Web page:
The limited space deep in the pelvis, around nerves and arteries, make it difficult to perform the standard surgical suturing steps of positioning, clamping, needle/suture penetration under direct surgical vision at some distance and through an incision in the posterior vagina consistently and safely, especially when they are performed by separate instruments not designed to function in limited surgical exposure and at a significant distance from the body surface.
In order to aid in the understanding of this invention, it can be stated in essentially summary form that the instrument is a combination tissue clamp and automatic/mechanical needle driver and ligature carrier which is particularly useful for suturing in difficult or limited surgical exposure areas such as during sacrospinous colpopexy. The ligature carrier/clamp instrument has an elongated body and inter-engaging jaws on the distal end. One jaw (the lower) is slender and perforated to carry a ligature(s), and the upper jaw has two spaced fingers opposite the slender perforated digit. The upper jaw functions to compress and push the tissue past the perforation of the lower jaw. This freely movable dual action, integrated movement of the lower digit and upper digit enables the encompassed tissue to be ligated and secured by concomitant clamping within the space inside the digits. Concomitantly, the tissue is compressed below the perforation, which enables suture retrieval. At this point, the instrument can be completely out of the hands of the surgeon without losing the ligated tissue. This is easily accomplished at a distance due to the elongated cylindrical slender body. No surgical rotations or elevations are required which may obscure vision because an anterior handgrip provides positioning and, by squeezing the handgrip, the lower and upper digits simultaneously and concomitantly close around the tissue ligating, securing and clamping. The surgeon merely places the tip of the lower digit next to the tissue and the curvilinear path of the lower digit penetrates the tissue as the handgrip is squeezed. Concomitantly, the upper digit advances the tissue over the lower digit facilitating suturing while securing and clamping the "bite" of tissue.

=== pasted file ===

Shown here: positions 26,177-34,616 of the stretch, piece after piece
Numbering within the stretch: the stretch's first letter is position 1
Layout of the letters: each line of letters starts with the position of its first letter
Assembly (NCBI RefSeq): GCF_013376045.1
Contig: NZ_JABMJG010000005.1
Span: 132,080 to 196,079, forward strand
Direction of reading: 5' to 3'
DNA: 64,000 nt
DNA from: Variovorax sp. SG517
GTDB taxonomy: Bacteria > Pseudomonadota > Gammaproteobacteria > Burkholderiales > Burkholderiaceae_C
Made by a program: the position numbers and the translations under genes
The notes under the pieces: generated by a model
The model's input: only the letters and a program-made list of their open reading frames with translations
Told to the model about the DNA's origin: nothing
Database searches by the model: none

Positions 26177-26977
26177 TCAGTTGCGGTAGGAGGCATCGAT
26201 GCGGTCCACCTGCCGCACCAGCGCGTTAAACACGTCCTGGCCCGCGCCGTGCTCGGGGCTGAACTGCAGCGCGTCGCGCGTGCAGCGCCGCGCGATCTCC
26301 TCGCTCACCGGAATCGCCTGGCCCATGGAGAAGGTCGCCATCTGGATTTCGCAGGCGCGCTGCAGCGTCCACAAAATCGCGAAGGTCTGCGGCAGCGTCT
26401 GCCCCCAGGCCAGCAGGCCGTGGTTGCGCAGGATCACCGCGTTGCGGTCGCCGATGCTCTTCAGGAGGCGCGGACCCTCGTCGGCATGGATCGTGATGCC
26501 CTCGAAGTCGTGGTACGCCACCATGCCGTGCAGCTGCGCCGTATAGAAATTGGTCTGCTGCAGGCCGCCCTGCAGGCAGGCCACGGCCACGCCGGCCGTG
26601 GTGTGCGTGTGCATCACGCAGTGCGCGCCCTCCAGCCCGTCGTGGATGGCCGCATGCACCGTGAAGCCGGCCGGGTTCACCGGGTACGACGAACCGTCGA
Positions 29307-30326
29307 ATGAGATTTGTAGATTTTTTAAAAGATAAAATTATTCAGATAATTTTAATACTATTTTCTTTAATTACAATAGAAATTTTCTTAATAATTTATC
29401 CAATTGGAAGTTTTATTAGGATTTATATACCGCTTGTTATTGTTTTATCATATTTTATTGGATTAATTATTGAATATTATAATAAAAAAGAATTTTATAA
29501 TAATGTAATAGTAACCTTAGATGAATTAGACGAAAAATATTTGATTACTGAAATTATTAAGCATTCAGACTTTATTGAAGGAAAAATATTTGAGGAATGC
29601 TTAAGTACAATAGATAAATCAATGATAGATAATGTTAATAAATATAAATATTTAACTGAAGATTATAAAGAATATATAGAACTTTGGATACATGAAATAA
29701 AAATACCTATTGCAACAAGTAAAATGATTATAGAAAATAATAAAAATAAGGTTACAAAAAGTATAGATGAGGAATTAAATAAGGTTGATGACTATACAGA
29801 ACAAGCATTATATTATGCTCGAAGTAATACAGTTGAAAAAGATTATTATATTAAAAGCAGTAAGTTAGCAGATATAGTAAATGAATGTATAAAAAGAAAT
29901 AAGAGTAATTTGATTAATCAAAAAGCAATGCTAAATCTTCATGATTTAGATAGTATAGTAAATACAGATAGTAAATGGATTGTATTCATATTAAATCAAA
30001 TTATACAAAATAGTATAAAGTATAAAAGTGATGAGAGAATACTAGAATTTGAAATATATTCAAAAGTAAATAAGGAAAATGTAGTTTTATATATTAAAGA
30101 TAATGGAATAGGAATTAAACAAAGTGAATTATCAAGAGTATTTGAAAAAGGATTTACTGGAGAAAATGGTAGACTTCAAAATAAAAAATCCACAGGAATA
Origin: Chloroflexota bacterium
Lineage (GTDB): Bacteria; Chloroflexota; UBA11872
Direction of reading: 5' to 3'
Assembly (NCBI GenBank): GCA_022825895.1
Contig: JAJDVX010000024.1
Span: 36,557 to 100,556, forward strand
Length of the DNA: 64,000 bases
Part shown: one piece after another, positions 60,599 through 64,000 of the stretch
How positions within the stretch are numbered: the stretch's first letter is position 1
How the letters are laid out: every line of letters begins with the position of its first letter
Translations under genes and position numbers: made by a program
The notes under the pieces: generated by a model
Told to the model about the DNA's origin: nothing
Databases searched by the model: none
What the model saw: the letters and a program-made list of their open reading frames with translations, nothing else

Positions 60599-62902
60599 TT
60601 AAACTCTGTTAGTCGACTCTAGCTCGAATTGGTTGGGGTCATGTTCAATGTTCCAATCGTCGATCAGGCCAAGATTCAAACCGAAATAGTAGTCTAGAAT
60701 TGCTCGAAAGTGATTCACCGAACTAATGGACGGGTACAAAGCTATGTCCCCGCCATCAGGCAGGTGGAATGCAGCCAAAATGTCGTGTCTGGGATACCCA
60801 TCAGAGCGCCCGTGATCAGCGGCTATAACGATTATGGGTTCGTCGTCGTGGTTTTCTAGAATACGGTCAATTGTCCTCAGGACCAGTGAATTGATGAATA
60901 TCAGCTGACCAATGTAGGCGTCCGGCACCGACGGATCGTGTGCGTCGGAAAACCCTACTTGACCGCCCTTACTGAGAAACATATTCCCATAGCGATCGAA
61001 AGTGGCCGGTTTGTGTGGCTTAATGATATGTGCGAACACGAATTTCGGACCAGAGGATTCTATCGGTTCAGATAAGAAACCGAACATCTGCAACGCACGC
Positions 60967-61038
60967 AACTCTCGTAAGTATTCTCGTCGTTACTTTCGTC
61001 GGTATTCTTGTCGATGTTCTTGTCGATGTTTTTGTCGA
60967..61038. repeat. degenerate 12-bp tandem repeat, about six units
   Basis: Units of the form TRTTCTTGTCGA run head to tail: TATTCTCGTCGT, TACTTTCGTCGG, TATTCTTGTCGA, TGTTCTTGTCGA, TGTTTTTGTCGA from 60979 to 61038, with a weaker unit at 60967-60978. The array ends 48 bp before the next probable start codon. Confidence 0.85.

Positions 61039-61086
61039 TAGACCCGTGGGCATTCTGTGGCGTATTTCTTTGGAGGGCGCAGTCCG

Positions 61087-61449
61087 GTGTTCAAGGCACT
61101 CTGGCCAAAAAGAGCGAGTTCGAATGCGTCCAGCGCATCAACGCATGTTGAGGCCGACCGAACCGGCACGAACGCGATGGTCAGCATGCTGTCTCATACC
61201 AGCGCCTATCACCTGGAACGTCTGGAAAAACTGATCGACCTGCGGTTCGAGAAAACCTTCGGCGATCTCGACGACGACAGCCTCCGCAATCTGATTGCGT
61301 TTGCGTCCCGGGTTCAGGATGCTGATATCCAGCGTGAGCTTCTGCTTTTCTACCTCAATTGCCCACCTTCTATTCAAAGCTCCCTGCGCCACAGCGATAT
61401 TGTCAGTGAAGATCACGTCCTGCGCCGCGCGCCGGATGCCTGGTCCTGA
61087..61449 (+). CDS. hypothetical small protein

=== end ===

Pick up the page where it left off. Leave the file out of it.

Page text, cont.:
It is, thus, a purpose and advantage of this invention to provide an instrument with tissue-securing properties, as well as having ligature carrier properties for sacrospinous colpopexy wherein ligature positioning, tissue clamping and ligature perforation can be accomplished with a single elongated instrument to maximize surgical visual observation and limit surgical hand movements within the confines of limited surgical access.
It is a another purpose and advantage of this invention to provide an instrument with clamping and ligature carrier properties which is especially useful for sacrospinous colpopexy wherein the ligature is threaded into a perforated jaw which is opposed by a clamping jaw having clamping digits so that, upon positioning, tissue clamping is concomitant with tissue perforation by the ligature, without the need for multiple instruments, to permit accurate placement and secure clamping during suturing in one surgical maneuver.